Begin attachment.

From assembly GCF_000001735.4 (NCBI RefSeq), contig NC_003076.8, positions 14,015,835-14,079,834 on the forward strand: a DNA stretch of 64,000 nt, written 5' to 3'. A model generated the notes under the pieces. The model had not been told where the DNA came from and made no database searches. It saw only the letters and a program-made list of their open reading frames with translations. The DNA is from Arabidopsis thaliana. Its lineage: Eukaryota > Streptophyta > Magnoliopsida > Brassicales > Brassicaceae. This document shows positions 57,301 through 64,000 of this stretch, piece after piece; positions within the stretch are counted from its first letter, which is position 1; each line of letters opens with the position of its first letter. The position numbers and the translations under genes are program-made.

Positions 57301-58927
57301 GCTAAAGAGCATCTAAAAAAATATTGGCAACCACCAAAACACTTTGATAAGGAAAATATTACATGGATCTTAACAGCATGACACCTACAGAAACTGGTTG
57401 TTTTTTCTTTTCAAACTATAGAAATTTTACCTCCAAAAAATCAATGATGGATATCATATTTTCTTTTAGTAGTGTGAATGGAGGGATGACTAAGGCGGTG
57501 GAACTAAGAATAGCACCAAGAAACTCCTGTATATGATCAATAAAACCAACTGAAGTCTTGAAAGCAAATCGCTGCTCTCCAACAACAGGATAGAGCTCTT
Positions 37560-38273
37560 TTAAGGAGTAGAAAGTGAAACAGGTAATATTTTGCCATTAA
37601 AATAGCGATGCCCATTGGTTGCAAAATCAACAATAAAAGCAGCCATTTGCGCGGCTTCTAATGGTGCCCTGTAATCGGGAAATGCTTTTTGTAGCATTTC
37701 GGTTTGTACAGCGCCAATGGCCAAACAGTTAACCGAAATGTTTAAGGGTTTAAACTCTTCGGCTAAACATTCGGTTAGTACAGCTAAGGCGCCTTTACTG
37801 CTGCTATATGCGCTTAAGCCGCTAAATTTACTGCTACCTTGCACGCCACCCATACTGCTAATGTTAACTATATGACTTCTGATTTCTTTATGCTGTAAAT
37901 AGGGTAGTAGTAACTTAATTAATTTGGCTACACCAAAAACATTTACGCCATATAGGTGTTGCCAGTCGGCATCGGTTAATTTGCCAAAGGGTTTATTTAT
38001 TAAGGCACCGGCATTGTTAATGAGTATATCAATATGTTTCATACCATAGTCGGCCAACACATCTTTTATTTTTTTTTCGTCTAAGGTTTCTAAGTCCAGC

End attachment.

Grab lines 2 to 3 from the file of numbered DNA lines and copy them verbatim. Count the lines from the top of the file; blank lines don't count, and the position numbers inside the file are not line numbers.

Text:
Positions 57301-58927
57301 GCTAAAGAGCATCTAAAAAAATATTGGCAACCACCAAAACACTTTGATAAGGAAAATATTACATGGATCTTAACAGCATGACACCTACAGAAACTGGTTG